Larry Hunt's Bible Commentary

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II Samuel 11

Chapter 11

v. 4:  Bath-Sheba seems quite passive for the most part in this whole affair, and, therefore, the major portion of the guilt and responsibility must lie on David.  (The only action that Bath-Sheba initiates is to tell David that she is pregnant.)  Still, I believe if she had refused to sleep with David, he would not have forced himself on her.  The belief that he was king and had absolute power and would have had her killed if she had refused seems unlikely because of David’s character.  I realize that an argument based on David’s character may sound weak at the very point when David was about to commit adultery and murder, but it must be remembered that his murder of Uriah was out of fear and desperation, not some Saul-like vindictiveness (as would have been the case if he had murdered Bath-Sheba for not sleeping with him).  Besides, David proves in this chapter that fear of public disgrace and shame was motivating him at this time, and murdering Bath- Sheba would have been hard to explain to the public.  (Uriah’s death, by contrast, was quite easy to explain as a casualty of war.)  So in addition to his conscience, David would also have his fear of public disgrace to answer to if he had had Bath-Sheba killed.  Of course, it is quite possible that Bath-Sheba felt intimidated by David and that these arguments did not occur to her at the time.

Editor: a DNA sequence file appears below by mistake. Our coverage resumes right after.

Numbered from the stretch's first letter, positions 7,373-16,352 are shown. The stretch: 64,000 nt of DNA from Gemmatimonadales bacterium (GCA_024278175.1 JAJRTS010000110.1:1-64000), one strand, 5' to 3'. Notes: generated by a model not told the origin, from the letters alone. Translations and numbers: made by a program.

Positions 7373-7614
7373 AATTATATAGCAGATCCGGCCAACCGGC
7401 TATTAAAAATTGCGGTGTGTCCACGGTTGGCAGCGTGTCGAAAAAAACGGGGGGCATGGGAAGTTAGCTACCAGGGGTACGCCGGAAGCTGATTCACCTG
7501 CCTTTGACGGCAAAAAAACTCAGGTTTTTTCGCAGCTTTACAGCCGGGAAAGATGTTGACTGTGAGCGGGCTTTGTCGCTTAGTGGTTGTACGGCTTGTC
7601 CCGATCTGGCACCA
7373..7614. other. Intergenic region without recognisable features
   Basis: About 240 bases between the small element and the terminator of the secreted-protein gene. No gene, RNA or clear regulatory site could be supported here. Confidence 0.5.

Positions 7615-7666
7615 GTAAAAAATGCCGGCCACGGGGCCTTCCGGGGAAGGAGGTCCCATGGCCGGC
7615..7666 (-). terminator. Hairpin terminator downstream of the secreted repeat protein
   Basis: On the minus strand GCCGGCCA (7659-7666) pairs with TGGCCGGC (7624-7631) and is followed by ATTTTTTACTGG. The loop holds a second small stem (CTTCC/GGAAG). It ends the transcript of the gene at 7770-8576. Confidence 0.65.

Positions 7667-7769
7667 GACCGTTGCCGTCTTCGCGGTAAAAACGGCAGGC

v. 15:  It is shocking to see David act in such an uncharacteristic way.  It is also a fearful thing to realize that someone who was a “man after God’s own heart” could sink to this level of degradation.  Note, too, how weak and mean spirited David is as a result of his evil.  Uriah, by contrast, is strong and noble because his good actions.

v. 21:  Either Joab is attempting to make a strategic error of his own more palatable to David by telling him of Uriah’s death, or he is hinting at the fact that he would never have made such a bad military decision on his own if David had not wanted Uriah’s murder to look like an honest casualty of war.

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One Response to “II Samuel 11”

  1. […] have updated my Bible commentary notes to include II Samuel 11.  As always, feel free to leave comments! Like this:LikeBe the first to like […]

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